Jeremy Ra: Two Poems
Selected by Alexis Rhone Fancher, Poetry Editor
What Jesus Said While in Line for the Bathroom
Shit is a more onerous theological problem than is evil . . . [because] [t]he responsibility for shit . . . rests entirely with Him, the creator of man. — Milan Kundera
It’s a shame that an absent father
figure should define me so much
when I am still a son to a mother.
When the breezes pierce with the matchmakers’
tattles, I get tired of being the anointed one,
written on the nails by suffering beholders,
shaped into a figurine or a painting
that shows how I bleed and bleed
even as my abs get better over time.
I don’t have any blood left in my veins
but boredom from hanging everywhere.
I am more than the sad eyes that follow
while you exit past the pews
after a long-winded sermon about whores.
I never wanted to be a poster child
for the celibate because I am
also a minister of the flesh.
I did not intend to disguise shit.
The bathroom stall without a lock—
this is a matter of wine
and salt. Desire is the dirty miracle
that lets me walk on the Sea of Galilee.
So dearest, take me by my waist,
and swear me by my given name—
Jesus H. Christ.
Coronavirus Loves You
I sprang across the seven seas for someone
who could handle my love.
Some promised they could,
and I was happy to love them like they wanted
till their breaths were shorted,
cut into a million lightless shards.
I was called names that missed who I am:
excessive, easy, bat-shit.
I let them all go.
But a fraud?
What I am is acid-pure,
bearing a fevered beauty that sears off fingerprints.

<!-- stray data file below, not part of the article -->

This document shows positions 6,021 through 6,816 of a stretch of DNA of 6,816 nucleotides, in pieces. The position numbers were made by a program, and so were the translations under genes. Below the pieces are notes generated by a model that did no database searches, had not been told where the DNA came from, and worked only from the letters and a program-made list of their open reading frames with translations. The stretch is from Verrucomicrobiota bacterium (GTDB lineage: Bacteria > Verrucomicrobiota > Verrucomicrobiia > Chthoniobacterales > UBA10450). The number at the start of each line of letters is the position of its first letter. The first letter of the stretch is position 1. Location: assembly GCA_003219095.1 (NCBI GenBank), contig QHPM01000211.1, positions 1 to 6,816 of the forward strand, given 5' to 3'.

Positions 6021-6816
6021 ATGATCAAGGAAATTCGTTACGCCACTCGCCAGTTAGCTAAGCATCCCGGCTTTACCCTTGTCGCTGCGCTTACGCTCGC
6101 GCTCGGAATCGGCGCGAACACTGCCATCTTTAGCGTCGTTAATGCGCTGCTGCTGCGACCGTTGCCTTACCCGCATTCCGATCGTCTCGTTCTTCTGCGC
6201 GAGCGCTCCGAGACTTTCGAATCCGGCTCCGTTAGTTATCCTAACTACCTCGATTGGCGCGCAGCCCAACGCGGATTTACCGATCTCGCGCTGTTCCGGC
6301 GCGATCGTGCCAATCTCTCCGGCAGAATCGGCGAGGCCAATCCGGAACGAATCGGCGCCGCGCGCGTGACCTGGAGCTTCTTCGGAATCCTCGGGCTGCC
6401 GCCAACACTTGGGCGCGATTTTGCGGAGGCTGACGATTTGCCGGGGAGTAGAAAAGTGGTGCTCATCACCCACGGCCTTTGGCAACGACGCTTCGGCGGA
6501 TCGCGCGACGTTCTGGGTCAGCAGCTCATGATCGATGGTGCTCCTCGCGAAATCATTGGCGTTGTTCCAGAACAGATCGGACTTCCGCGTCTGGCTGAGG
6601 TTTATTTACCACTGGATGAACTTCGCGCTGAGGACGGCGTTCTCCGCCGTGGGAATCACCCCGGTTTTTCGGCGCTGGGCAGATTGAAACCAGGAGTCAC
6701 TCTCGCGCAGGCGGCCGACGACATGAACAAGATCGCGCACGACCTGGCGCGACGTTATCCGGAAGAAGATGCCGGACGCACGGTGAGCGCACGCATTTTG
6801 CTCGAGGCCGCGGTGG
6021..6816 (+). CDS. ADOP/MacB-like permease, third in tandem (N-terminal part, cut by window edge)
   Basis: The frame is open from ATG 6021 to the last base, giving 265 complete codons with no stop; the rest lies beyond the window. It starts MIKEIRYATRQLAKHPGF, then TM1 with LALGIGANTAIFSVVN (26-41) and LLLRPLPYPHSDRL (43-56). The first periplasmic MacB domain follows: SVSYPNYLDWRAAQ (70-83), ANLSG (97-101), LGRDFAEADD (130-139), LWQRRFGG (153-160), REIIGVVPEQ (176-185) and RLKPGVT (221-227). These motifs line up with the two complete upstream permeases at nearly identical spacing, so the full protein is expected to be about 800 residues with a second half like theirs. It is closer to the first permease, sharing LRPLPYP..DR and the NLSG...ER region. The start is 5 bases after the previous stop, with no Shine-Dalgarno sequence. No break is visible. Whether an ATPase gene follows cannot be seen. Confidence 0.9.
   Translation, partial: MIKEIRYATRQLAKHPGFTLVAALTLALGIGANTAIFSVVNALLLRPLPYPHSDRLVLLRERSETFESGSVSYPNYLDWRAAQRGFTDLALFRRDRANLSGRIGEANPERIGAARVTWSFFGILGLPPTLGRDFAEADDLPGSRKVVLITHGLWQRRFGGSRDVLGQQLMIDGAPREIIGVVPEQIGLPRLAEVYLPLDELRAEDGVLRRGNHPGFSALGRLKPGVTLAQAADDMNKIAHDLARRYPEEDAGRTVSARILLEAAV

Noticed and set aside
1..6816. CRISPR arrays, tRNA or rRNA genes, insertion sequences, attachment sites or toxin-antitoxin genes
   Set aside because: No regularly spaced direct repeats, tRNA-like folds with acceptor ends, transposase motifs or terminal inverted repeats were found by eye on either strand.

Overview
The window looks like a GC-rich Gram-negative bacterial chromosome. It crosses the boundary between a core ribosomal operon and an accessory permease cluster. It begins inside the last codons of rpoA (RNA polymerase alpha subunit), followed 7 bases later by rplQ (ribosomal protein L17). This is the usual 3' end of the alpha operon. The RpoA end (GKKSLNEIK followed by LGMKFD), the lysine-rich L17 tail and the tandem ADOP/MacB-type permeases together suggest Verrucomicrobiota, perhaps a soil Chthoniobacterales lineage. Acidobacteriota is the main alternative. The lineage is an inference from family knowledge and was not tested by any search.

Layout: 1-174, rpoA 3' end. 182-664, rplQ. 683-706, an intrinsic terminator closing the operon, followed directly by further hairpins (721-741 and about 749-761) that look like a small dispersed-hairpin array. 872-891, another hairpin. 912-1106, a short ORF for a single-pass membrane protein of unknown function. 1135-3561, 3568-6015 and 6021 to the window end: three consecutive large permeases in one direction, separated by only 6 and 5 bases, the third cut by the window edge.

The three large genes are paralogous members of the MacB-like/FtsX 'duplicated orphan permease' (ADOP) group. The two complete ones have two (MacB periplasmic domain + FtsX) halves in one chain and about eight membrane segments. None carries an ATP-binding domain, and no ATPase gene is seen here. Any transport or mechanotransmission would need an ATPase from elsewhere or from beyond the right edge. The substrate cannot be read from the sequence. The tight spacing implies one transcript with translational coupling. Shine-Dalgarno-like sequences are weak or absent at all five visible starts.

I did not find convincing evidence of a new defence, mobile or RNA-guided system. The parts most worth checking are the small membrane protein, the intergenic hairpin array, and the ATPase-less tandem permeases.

I’ve taken out no insurance
on anyone’s mortgaged life.
I used to believe that a god should have a purpose,
but my lovers kept becoming epitaphs.
Say, death is mysterious—
body-bagged, the appalled skins piled up
within the hospital walls—
it also lacks subtlety.
Those who didn’t catch my fever
became little gods as static as a couch,
afraid of the empty roads outside,
chilled to a pin-dropping silence by my passion.
I wish I could give you the strength to forsake me,
and vice versa.
Once I was even mistaken for a beer; it amused me.
I heard booze helps you forget.
I heard you drank to endure me.
I envied its canary-tinted levity,
its short bursts of joys and pains.
But love is the thorny crown I wear—
I must be requited.
The taste of my loss is not felt on the tongue.
I mutate to always be a part of you.
I medicine you to keep you alive,
immunize you of little deaths
with the fresh poison of a bee’s stinger.
My once fatal care tamed to a puncture.
In the end, what doesn’t kill you
will leave you enfeebled.
With every prolonged breath,
hate me a little less.
Here, in this home we have,
we must learn to die
(Featured photo of Jeremy Ra by Alexis Rhone Fancher)
ABOUT THE AUTHOR
Jeremy Ra is a Chinese-Korean-American poet living in Los Angeles. He was a finalist for the 2021 Steve Kowit Poetry Prize and the PEN Center Emerging Voices. His poems have appeared or will appear in I-70 Review, San Diego Poetry Annual, and Glimpse. He has been a featured poet in various literary events hosted by Los Angeles Public Library and Library Girl. His chapbook is forthcoming from Moon Tide Press.